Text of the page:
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April Spotlight: Religious Diversity: Easter, Passover, and Ramadan

This month we celebrate and recognize three religious observances that are celebrated in April: Easter, Passover, and Ramadan. The Office of Diversity and Belonging honors the rich religious diversity of our law school community. We are pleased to have engaged student organizations that include the Christian Legal Society (CLS), Jewish Law Student Association, and Muslim Student Association, which are devoted to the spiritual life and development of students in religious traditions.

Easter marks the end of the Christian Holy Week and the celebration of the resurrection of Jesus Christ, an observance that will occur on April 9th this year. When describing the importance of Easter in the Christian faith, CLS president Ana Rodriguez says, "Easter is a joyful celebration of Jesus Christ’s triumph over death. It is a reminder of God’s radical mercy, loving kindness, and pursuit of humanity. Jesus desires to reconcile us to Himself and give us the hope of eternal life."

Passover this year begins at sundown on Wednesday, April 5, and ends on Thursday, April 13th. The traditional Passover meal is the Seder, which includes foods that symbolize and honor the liberation of the Israelites, along with prayers and recitations. President of the Jewish Law Students Association, Ariela Mottahedeh, describes the importance of Passover within the Jewish community as “Commemorating the freedom of the Israelites (Jewish slaves) from Egypt during the reign of Pharaoh Ramses II. Passover is understood and appreciated by so many, regardless of their religious background, because the core meaning behind the holiday is justice for all”.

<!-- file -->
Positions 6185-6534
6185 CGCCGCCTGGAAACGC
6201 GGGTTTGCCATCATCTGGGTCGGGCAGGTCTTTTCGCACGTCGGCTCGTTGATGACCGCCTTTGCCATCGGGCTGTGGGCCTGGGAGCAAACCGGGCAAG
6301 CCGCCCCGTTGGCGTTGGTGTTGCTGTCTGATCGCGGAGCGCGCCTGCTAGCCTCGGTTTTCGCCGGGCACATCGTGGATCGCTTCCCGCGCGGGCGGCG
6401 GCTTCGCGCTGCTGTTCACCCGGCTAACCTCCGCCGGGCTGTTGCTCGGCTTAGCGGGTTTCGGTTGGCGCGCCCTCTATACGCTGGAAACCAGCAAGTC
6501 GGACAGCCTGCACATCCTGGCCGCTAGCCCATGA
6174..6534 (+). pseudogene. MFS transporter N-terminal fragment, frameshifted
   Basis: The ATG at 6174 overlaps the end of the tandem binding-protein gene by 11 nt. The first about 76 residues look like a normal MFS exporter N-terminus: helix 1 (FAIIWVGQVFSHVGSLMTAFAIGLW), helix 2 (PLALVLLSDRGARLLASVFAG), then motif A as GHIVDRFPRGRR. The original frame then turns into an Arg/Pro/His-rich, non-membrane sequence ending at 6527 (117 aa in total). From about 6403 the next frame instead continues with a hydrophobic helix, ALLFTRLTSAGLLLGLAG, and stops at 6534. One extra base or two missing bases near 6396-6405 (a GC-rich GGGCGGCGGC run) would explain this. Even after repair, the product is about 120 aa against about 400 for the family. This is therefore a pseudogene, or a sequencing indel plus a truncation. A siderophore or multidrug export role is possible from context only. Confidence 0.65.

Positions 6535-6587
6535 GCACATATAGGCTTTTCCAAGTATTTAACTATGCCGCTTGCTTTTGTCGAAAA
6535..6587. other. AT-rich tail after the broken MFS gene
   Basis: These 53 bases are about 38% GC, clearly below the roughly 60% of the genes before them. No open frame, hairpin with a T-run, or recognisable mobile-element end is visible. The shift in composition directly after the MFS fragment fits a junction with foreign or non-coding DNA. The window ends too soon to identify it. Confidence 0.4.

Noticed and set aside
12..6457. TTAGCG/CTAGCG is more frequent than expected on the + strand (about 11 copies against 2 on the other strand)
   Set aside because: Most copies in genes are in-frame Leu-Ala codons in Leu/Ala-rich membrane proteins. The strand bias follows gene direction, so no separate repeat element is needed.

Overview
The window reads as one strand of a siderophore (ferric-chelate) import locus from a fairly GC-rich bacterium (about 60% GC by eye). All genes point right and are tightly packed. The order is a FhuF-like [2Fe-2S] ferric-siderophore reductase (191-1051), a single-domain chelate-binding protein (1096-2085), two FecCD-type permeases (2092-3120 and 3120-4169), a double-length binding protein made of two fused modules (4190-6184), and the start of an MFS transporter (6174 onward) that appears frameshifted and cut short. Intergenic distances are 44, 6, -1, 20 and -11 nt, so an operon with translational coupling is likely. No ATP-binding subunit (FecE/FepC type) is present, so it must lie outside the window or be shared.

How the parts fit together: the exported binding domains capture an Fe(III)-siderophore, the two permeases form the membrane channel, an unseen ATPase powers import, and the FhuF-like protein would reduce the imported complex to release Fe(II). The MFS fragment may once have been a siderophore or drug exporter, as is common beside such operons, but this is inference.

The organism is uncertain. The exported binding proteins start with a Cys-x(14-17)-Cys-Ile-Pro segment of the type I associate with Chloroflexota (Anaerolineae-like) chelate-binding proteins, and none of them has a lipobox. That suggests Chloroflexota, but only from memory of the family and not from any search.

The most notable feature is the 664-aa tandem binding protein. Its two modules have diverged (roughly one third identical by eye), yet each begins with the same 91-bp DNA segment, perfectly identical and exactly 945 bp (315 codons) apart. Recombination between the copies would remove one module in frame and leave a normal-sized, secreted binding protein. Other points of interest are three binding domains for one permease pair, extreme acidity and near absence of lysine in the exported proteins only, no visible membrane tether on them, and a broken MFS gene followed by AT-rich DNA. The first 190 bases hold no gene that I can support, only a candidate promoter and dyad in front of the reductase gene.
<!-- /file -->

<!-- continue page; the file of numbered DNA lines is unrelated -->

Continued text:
Ramadan is a holy month for Muslims, which will be observed this year between March 22 to April 20.  In elaborating on the importance of Ramadan, president of the Muslim Student Association Eleezay Bokhari explains, “Practicing Islam is a huge part of my life and identity. Observing Ramadan during the school year is difficult, but it allows me to prioritize my relationship with Islam and God”.

We see from each of these traditional celebrations the importance of individual and collective relationships with God, the support and liberation of all people, and the hope that faith can bring in difficult circumstances. We encourage you to learn more about the important celebrations occurring this month and uplift Caruso School of Law as a place where faith is incorporated into our diverse community and academic experiences.